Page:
Ian Hull:  That’s right.  And there’s no attribution of income in those scenarios.  And again, I mean, we want to look at the Act, as this is…a lot of these rules are tied into Section 104 of the Income Tax Act.  And that particular example you gave is 104(13).1.  But, you know, these testamentary trusts that extend over a period of years, which we are presumably going to set up when we have it for minor children and grandchildren, really can result in significant tax savings.

 

Suzana Popovic-Montag:  The testator may also want to consider, when they’re creating their Wills or their plans, if the income-splitting trusts for their children or grandchildren, is something that they want to consider, if it’s something that’s appropriate, rather than perhaps giving 100% outright gifts to the children or the grandchildren.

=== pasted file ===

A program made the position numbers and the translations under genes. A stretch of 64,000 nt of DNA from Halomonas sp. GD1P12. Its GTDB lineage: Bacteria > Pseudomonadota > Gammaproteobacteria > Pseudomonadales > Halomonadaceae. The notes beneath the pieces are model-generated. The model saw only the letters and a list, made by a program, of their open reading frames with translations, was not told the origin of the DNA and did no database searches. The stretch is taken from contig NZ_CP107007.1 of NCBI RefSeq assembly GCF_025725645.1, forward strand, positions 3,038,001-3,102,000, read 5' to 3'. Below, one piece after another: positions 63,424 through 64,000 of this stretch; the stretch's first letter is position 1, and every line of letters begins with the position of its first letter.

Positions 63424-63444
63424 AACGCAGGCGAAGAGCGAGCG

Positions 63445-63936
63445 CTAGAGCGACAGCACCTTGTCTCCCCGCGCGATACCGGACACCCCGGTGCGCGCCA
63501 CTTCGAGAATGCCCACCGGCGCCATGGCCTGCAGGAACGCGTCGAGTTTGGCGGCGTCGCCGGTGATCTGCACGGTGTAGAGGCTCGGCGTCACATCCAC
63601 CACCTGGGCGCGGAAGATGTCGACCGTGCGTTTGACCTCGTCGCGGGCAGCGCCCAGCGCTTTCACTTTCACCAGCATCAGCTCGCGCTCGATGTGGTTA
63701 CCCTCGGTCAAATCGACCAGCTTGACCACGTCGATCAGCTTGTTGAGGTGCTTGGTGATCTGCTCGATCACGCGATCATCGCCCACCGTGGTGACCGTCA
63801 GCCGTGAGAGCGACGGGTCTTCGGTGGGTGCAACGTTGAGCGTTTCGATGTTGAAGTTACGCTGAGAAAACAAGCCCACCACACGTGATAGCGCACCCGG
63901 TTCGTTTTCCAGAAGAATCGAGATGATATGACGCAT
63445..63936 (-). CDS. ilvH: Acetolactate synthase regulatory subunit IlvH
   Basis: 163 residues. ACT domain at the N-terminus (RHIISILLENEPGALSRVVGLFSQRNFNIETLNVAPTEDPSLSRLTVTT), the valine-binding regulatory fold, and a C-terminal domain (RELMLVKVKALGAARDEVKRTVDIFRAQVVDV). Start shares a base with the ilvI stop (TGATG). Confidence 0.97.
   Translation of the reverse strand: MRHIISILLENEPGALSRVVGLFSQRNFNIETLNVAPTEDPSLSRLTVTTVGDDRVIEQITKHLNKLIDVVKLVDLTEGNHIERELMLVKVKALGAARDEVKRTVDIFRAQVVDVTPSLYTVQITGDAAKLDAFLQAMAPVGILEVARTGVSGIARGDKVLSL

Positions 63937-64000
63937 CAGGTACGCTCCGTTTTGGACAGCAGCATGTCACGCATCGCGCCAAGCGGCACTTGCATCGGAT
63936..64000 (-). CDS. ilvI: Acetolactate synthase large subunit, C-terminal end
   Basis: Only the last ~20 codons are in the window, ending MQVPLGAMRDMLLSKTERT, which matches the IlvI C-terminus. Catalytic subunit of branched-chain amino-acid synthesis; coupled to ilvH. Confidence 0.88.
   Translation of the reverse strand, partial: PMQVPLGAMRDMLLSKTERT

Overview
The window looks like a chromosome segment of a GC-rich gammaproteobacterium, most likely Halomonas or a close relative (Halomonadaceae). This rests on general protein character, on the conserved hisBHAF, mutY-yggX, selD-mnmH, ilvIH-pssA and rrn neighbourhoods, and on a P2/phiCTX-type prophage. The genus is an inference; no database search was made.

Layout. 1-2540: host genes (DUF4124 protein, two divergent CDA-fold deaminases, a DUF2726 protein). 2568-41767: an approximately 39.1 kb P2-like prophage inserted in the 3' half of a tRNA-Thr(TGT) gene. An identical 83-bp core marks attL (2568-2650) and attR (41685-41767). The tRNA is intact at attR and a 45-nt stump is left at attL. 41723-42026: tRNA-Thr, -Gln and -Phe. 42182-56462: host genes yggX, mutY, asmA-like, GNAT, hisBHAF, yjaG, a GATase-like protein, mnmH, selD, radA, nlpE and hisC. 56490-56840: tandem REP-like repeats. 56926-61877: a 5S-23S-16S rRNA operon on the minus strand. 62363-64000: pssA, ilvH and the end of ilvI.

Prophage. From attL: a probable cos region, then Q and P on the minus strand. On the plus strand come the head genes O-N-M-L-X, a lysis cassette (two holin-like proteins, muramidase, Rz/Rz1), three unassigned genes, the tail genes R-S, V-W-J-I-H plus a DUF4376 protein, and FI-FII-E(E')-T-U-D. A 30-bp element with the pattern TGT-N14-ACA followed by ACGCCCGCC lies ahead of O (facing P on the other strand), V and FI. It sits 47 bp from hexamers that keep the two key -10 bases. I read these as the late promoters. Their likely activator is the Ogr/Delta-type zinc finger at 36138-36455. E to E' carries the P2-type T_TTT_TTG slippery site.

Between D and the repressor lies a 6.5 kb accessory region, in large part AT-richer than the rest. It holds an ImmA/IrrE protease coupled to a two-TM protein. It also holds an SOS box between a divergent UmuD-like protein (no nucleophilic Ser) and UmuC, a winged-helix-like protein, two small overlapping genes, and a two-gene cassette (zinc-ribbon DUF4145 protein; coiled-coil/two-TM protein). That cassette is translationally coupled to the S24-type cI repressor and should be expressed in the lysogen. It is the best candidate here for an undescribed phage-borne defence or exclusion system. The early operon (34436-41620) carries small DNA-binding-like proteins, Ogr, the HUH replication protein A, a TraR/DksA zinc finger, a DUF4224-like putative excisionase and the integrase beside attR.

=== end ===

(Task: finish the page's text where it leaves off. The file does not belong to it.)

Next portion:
Ian Hull:  That’s so true.  And I think that’s a good, sort of, final point to consider here, as we’re talking through this.  You know, we’re getting a good idea of how to do this, some of the flexibilities of the various trusts we want to set up in the testamentary context.  But, again, we want to, I think, sit back and take a deep breath and decide what we’re doing here, and looking at the kind of wealth that would be involved.  And, first of all, ask yourself the first question is, is there enough money to make these trusts make sense?  Is…does it make economic sense to be filing tax returns every year and to go through the professional headaches that you’re going to have to do, hire an accountant and probably a lawyer at some point, to administer all of this money.  So you’ve got to have enough wealth to make that make sense.  And then you need to sit back and say, okay, well, would it make sense just to simply give some of this money outright to children.  And especially if they are adult children, you know, it maybe make sense to give them some money in that they could use it for a down payment on a house, as opposed to pouring it into what can be an elaborate trust arrangement.  So, like you say, we need to sit back, look at what we’re doing here before we dive into some of these, what can be, complex trust scenarios, because the economics of it may not make sense.